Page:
The Academy, part of the Lincolnshire Gateway Academies Trust, secured the funding from the Department for Business, Energy and Industrial Strategy (BEIS) as part of its Public Sector Decarbonisation Scheme, delivered by Salix Finance.
The £520,000 project has also seen 359 solar panels installed on the Academy’s roof and internal lights switched to LED, and is expected to save more than 3,000 tonnes of harmful carbon dioxide being emitted into the earth’s atmosphere over 25 years.
Martin Brown, chief executive at Lincolnshire Gateway Academies Trust, said unpredictable and increasing costs of oil, together with the opportunity of funding, prompted the move.
“Somercotes is our only Academy where heating is provided by oil,” he said.
“We’re proud to be installing energy efficient, air source heat pump technology and showing our students we are reducing our environmental impact, something as young people they feel very strongly about.
“The scheme will also help with rising energy costs. Oil for the old boiler system costs around £20,000 annually, expected to rise to between £25,000 and £30,000 this winter.”
The air source heat pump is estimated to save almost £9,000 a year and the solar panels more than £12,000 through on-site generation.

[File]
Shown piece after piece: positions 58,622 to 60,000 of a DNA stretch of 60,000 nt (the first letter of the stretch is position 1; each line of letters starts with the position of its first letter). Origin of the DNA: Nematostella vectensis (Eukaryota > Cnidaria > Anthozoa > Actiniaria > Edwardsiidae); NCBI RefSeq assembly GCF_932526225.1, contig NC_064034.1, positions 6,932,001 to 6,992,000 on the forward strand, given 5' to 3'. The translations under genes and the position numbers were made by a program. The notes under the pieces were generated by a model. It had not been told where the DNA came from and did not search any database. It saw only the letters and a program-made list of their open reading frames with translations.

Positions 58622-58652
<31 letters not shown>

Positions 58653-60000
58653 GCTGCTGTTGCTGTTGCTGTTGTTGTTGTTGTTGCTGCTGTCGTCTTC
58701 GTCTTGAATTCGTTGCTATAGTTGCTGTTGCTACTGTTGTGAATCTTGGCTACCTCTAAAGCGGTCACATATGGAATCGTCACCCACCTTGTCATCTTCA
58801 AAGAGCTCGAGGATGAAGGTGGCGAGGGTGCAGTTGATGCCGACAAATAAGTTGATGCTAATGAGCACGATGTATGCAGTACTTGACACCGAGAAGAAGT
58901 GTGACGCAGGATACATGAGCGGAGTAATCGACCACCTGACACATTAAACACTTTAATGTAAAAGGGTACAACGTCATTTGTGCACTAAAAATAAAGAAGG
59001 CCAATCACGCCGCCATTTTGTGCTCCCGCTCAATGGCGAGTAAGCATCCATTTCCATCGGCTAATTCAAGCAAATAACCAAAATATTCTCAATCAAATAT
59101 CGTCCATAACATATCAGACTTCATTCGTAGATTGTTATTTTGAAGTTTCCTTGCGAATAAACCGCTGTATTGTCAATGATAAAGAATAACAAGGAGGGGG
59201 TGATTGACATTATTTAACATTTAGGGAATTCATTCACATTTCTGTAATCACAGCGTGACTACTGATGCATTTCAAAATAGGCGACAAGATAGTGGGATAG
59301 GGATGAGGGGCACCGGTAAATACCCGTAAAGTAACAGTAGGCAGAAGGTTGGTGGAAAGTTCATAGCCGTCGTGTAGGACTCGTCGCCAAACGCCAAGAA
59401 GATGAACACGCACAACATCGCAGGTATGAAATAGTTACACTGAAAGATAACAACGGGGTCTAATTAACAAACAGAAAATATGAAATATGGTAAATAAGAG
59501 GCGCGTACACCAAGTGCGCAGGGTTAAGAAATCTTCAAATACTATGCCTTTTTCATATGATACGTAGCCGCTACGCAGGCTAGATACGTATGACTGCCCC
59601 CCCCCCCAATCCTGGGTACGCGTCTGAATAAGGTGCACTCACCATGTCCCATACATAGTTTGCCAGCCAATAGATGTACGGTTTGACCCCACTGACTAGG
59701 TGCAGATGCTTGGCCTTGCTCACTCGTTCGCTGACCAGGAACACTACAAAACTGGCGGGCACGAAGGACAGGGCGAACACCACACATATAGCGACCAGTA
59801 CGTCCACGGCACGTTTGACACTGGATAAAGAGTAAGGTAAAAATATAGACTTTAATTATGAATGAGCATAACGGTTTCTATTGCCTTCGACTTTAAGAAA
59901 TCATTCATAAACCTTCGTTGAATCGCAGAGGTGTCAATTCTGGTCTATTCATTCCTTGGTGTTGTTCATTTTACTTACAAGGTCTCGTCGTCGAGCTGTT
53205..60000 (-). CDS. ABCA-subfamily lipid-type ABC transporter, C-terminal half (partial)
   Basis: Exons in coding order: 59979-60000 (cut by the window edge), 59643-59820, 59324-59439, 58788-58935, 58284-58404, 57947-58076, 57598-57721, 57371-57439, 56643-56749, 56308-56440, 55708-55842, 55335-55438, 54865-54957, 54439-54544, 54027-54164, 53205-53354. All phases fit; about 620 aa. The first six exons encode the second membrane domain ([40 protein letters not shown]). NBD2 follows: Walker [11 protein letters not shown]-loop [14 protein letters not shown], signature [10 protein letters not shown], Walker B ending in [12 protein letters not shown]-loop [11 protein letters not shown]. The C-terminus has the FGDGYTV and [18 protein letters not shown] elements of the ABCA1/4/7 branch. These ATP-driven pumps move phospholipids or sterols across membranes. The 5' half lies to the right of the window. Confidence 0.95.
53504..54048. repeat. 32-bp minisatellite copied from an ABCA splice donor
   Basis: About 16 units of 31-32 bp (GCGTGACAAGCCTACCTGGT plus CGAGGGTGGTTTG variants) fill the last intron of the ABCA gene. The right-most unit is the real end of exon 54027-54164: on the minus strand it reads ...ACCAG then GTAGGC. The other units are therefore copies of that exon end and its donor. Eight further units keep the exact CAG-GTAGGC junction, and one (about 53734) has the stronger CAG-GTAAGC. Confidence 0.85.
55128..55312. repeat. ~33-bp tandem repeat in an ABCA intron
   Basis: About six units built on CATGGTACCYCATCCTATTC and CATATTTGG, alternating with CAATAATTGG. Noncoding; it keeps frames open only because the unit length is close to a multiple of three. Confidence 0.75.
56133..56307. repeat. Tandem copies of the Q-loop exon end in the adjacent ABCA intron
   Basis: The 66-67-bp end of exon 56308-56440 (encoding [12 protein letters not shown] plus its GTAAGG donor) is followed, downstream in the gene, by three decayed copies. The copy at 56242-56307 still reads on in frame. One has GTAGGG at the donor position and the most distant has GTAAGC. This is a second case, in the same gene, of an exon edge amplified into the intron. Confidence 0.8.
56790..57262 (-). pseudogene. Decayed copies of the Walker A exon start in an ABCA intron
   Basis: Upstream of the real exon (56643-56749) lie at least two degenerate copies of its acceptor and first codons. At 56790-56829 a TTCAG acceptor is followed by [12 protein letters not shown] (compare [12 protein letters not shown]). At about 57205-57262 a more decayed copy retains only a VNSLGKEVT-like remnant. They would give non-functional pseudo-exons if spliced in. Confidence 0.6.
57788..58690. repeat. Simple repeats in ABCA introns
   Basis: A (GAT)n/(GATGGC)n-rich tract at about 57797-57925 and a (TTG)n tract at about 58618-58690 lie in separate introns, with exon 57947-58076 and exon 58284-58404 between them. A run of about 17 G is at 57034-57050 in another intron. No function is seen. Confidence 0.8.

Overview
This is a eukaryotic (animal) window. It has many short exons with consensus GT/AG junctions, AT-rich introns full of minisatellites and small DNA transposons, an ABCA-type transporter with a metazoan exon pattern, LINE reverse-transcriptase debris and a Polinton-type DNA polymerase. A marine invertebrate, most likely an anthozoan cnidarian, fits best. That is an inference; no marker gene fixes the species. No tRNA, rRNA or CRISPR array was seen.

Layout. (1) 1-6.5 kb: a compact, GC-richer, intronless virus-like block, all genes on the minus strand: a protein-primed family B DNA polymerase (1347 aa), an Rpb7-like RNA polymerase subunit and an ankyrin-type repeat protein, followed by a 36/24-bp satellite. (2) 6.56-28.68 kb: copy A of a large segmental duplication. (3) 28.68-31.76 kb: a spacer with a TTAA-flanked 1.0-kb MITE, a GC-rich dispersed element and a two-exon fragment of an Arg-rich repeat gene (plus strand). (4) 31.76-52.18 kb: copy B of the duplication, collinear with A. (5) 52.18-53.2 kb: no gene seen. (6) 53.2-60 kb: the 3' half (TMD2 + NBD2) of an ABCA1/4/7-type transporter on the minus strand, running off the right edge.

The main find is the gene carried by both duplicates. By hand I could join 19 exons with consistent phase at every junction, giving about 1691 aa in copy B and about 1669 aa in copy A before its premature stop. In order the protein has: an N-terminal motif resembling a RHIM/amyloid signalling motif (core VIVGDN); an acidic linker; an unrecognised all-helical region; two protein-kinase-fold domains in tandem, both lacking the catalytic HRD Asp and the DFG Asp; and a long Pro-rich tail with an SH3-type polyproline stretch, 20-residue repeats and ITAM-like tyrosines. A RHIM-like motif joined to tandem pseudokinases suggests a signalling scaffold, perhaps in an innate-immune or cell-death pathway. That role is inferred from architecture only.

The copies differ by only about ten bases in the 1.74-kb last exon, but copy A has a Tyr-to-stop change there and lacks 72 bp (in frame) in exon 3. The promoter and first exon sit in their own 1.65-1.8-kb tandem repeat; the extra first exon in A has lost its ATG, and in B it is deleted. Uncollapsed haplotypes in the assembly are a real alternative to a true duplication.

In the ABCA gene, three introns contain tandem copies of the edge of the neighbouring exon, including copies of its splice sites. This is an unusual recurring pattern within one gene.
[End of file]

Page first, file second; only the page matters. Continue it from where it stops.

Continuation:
“With all the improvements, we’re anticipating a cost saving of £21,000 annually, money which can be used to benefit students elsewhere in the Academy,” said Mr Brown.
The project was driven by Rob Middleton, Facilities Officer at LGAT.
He said: “I saw the scheme through doing some research last October and we heard of our successful bid in February, so it’s been a long road to this point.
“It’s going to have a dramatic impact on our carbon emissions. The heat pump will reduce the carbon dioxide produced every year by 69 percent, preventing 98 tonnes going into the atmosphere annually. The solar panels will account for a further 26 tonnes and changing to LED lights 25 tonnes.”
The switch from oil to the heat pump is scheduled to be completed in the February half term, and the solar panels are already generating up to 50 percent of the school’s required energy, with the heat pump making up the shortfall.
Principal Frances Green said students had engaged with the project from the start: “They are excited about its positive impact on the planet,” she said.
“They know the days of being reliant on fossil fuels are over and we have to explore alternative ways of keeping ourselves warm and providing hot water.
“I would like to thank the Lincolnshire Gateway Estates and Facilities Team for their work on this exciting environmental project.”